Huge, mercurial storms erupt frond nowhere as light and shade dashes across the landscape in an ever? Changing cinema. In the space of a day, weather conditions can vary an infinite number of times. The lightning flashing over the mountains was replaced the next morning by dazzling sunlight, the sea navy blue and the garden at Piloting ablaze with wild iris, white freesia, grape hyacinth and the polished bottle green of myrtle.

Yet only 15 minutes up the hairpin bends to the village of Anoghi, we were nagged by Kate and Naki to go up to the snow. Their friends from this mountain village had whirled into school with tales of white fields, impossible to believe as we basked in sheltered spots of sun around Pilicata.

As we climbed, we saw descending cars with miniature snowmen on their bonnets and later found ourselves, though I was conspicuously the only adult female participant, in the midst of a hilarious snowball fight in Anoghi village square. Every man and child in the place joined in, while the women laughed from inside the safety of their windows.

In spring, Ithaca is for walkers and painters, the ground so thick with flowers that it's impossible not to tread them underfoot. In autumn, the tourists gone, the sea's temperature is at its best for swimming, warmed by the summer sun.

You can see golden eagles swoop over Aphales Bay. One or two cafes are still open as well as the year-round "sugar shop", together with the kafenion, the main social center of Stavros. Now you can gossip with the locals, preparing for the olive harvest in November.

The inner resources required for a year-round existence are nowhere better illustrated than by Mal and Spero. once the initial effort of homemaking was over, there followed a period of idyllic basking in their achievement.

Inevitably, a way of supporting themselves had to be found. Though land ownership here is an issue of absurd complexity, and arguments abound, Spero's family still owns, among others, the hillside of his great-grandfather Le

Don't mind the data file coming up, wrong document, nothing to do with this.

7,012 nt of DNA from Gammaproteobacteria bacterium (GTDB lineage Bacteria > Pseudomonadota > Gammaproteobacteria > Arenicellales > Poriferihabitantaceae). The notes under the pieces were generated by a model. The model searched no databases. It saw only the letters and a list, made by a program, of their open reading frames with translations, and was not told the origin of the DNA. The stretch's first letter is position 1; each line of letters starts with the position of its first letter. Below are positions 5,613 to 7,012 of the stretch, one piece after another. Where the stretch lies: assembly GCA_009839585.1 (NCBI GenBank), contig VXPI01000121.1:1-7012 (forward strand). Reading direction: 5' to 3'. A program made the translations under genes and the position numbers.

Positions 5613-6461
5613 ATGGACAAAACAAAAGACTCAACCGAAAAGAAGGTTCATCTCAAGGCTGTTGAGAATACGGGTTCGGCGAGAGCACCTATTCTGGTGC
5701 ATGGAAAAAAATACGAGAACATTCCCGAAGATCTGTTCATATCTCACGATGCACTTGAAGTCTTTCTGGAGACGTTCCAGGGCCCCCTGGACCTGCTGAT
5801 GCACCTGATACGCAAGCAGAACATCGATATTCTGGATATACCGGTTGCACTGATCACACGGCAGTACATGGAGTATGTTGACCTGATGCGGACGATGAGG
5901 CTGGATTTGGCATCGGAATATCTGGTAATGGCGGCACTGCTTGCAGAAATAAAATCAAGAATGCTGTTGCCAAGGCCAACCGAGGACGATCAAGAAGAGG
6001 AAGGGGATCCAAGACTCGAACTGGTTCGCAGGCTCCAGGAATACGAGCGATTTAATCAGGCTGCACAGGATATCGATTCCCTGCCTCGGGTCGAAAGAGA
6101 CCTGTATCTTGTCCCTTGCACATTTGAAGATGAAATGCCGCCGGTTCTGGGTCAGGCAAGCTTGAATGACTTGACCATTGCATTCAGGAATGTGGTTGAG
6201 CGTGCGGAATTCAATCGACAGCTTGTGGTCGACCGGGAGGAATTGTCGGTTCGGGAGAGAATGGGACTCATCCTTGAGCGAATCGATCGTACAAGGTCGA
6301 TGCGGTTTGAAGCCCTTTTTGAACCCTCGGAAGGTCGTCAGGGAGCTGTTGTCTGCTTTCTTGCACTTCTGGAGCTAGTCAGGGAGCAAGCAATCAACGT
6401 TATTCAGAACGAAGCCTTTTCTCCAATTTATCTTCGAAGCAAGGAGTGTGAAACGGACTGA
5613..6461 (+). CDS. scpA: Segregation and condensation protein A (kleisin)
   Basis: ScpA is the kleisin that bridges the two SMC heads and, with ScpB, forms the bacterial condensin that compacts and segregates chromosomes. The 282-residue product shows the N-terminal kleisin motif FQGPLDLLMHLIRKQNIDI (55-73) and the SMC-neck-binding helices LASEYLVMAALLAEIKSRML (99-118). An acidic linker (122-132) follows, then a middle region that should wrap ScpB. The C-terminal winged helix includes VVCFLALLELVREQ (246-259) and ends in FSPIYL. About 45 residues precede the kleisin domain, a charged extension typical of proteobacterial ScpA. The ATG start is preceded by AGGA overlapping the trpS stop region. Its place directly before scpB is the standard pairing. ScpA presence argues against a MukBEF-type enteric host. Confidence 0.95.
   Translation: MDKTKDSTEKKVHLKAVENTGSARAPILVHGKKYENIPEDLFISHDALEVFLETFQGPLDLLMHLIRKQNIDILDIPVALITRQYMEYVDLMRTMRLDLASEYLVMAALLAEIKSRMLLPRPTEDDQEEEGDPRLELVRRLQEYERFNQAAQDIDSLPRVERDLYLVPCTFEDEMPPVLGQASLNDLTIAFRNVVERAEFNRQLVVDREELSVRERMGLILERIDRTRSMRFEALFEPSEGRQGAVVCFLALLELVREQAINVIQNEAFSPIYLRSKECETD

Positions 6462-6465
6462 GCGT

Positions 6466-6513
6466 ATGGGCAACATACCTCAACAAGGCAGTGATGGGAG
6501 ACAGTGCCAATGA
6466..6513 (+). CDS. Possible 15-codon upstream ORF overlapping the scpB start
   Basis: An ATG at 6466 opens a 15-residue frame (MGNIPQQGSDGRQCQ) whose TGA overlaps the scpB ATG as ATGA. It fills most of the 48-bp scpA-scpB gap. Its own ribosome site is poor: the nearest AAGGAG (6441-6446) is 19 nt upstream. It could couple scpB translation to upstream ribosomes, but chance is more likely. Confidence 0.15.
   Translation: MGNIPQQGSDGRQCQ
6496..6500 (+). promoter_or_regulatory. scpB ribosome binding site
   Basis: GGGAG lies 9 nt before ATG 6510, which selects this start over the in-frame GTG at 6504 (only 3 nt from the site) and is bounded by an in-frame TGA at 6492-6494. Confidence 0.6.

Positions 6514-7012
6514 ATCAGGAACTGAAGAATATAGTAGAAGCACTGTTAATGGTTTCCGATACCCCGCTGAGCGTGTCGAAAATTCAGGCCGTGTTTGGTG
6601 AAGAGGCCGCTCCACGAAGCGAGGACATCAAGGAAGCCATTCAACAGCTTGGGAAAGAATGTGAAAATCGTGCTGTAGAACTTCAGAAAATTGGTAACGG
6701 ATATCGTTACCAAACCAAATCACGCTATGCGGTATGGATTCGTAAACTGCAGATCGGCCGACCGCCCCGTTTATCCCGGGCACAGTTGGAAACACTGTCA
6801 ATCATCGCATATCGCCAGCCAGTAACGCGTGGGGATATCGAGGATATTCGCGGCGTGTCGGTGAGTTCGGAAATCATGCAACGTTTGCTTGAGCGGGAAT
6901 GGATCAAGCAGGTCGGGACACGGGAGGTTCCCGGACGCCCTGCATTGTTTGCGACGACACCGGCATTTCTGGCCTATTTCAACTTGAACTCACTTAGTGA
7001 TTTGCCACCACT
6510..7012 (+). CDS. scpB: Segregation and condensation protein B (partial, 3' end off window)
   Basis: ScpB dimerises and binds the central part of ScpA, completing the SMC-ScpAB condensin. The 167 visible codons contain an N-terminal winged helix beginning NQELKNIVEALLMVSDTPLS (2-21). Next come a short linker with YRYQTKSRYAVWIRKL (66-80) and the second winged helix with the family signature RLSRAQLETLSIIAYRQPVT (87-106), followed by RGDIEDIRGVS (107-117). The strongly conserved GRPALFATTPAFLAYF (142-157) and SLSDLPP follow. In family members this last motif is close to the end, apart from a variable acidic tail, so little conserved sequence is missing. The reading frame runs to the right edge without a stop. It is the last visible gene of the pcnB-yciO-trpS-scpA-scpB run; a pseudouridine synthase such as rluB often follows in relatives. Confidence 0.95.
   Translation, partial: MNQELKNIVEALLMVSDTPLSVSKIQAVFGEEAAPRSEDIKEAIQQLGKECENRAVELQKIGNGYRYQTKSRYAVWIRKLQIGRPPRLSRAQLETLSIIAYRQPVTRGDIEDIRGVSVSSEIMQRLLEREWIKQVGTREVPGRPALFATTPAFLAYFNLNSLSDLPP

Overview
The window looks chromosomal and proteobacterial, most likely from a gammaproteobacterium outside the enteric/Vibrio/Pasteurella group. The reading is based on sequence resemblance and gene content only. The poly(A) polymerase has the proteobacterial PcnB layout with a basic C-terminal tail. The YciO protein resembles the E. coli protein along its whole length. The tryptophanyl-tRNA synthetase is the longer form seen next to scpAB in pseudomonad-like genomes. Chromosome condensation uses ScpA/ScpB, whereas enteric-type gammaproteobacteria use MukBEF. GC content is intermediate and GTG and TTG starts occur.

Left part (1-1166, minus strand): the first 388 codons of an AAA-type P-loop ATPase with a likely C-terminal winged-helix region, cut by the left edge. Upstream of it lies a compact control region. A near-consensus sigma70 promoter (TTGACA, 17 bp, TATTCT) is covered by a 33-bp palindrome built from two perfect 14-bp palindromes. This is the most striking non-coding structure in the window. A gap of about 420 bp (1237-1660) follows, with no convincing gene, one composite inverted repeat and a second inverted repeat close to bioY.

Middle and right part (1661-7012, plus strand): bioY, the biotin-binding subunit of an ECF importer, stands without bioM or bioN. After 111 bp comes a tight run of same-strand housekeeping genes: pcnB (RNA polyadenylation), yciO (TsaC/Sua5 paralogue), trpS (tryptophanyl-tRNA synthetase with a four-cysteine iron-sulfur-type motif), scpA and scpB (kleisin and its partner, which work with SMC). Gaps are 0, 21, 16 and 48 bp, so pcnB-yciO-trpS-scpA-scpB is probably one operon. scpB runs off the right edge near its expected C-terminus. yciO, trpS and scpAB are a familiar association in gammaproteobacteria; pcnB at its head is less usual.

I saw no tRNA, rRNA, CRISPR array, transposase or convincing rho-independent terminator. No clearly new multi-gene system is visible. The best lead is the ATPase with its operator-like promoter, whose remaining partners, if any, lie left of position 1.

Levendi's home at Aphales Bay.

Levendi, a nickname meaning "a handsome man who excelled and stood out from others", was the first of the family to leave his young wife and children to set sail for Australia. An expert sailor and adventurer, he came and went throughout his life, enduring the six month voyages entailed in doing so.

His little home, in common with 80 percent of the buildings on the island, was razed to the round in the devastating earthquake of 1953. Mal, whose knowledge of island history and horticulture is extensive, used to visit the beautiful spot with Kate and Naki as babies, and dreamed of rebuilding where the ancestral home had stood.

In order to make their living, she and Spero have now built four exquisite holiday cottages here, where some say the view is the best of all in Greece, high above the turquoise waters to the steep cliffs the other side.

The light turns the rock face through a spectrum of colors as the sun sets over the bay, from white to rosy pink and finally deep purple as darkness falls.

In accord with my own philosophy, the houses have been built with year-round occupancy in mind. In winter, small olive wood burning stoves keep you cozy as you watch the tempests rage over the bay, and the same insulation in the roofs that keeps the warmth in, keeps them cool in summer.

Simply yet luxuriously furnished, it is a perfect haven for writers in search of tranquility and inspiration, as it is for the discerning summer visitor whose desires are for solitude end the chance to reflect.

There's no sound but the clattering chorus of cicadas and the echoing of the waves lapping into the bay The other perennial sound, which is more evocative of Ithaca than anything else to me, is the symphony of goat bells which is audible at all times. Walking through my own hallway in North Norfolk, I touch my goat bell in passing and it transports me instantly as a dip of the nose into a bunch of basil leaves.

It's doubtful that anything could occur that will change much about Ithaca. The joy of returning is in its timeless qualities, and I could not recommend more highly a visit when it's at its most Greek, out of the summer season.

Clearly, seasons have reasons, and people will always be drawn to the sun, the water and long evenings under a velvet sky. But for my money, it's hard to beat a four hour walk in clear light, followed by a drink at Stavros' kafenion with Papa Spiro. the eccentric priest who singe like an angel, and a hot supper before a blazing olivewood fire at the end of the day.

Mal and Spero Raftopulos' cottages can be booked by calling 0090 874 31818 or write to Mr. and Mrs. Spero Raftopulos at plurals Hill, Stavros 28301, Ithaca, Greece.